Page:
Wednesday, July 29, 2015

the optimal amount of exercise

We finally have the truth.

If you've read my writing for any length of time, you'll see a few recurring themes about how much to exercise:

  • Generally speaking, it's important to get up and move around - being healthy assumes at least a little bit of fitness.
  • Diet is more important than exercise - it takes an almost un-doable amount of exercise to out-run you're poor eating choices. For example, running for an hour burns about 900 calories (give or take), while a single chicken burrito from Chipotle can cost you over 1,000 calories!
  • There's not a perfect amount of exercise - some is better than none, and consistent is better than inconsistent, but don't get caught up in the arms race of "most fittest". Breaking a sweat for 15-20 minutes a couple-few times a week goes a long way towards being healthy.
  • Fit and healthy doesn't guaranty longevity, but being overweight virtually guarantees you won't get there. (I've never found evidence of an obese centenarian.)

Interestingly, I read an article last week on FiveThirtyEight (a stats-nerd's dream website - those of you not familiar with it should check it out.) where they looked at the statistical differences among people who walk-jog-run different distances and at different speeds.

It's a long, deep, intensive article (and still worth reading!), but here's FiveThirtyEight's conclusion (emphasis mine):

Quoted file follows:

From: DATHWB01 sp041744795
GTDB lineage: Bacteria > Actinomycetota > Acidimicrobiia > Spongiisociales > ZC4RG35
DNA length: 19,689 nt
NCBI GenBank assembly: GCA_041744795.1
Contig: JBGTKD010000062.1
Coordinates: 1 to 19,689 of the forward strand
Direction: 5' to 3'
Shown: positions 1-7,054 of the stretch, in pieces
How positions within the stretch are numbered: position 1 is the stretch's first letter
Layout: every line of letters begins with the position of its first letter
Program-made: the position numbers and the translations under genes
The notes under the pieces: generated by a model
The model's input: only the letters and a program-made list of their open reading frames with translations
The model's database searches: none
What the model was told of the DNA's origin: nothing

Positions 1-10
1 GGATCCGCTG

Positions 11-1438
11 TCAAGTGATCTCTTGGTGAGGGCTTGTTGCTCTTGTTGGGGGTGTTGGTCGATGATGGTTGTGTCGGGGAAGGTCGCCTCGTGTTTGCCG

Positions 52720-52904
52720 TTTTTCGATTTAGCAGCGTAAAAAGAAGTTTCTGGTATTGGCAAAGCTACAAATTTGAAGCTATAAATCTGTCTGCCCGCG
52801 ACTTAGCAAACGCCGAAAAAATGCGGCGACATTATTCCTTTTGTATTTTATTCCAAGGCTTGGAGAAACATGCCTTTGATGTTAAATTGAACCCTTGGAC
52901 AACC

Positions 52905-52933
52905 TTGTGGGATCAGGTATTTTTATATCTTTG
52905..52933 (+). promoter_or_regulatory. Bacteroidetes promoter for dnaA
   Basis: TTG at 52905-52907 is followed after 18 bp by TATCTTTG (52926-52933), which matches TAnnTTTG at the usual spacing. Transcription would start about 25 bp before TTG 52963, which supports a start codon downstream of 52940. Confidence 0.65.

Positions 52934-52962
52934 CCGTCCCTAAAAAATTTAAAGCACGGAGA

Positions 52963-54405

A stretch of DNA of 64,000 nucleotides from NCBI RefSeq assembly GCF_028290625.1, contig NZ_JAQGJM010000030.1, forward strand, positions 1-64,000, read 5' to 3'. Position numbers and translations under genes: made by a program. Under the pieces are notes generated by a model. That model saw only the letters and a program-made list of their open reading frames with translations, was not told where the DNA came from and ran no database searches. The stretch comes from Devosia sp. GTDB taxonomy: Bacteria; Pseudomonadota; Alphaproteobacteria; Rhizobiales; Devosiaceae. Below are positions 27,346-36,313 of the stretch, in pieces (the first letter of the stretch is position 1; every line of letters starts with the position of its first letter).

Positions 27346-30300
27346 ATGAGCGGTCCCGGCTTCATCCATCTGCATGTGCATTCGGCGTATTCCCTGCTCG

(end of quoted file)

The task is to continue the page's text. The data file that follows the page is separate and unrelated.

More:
"If we take this research at face value, we learn a few things. First, some exercise reduces your risk of death. Second, the optimal walking/jogging exercise is light to moderate jogging. The optimal speed is between 5 and 7 mph, and if you do 25 minutes about three times a week, you're all set. Nothing in the data suggests that running more - farther, or faster - will do more to lower your risk of death."

Wow! Statistical evidence, compiled by people far smarter than myself, who agree that exercise is connected to longevity, and that the arms race to most fittest isn't necessary. That's great news all the way around.

Eat a moderate amount of real food and get a moderate amount of exercise, and you'll have the statistical advantage of being healthy in your favor!

- Chris Butterworth


Monday, July 27, 2015

home made reusable ice packs

Sometimes you need an ice-pack.

Maybe your muscles are more sore than normal. Maybe you tweaked your hamstring or twisted your ankle. Maybe you have kids running around the house and want something on hand better than a bag of peas - just in case..

Here's the trick:

Mix 3 parts water with 1 part rubbing alcohol, and leave it in the freezer for when you need it.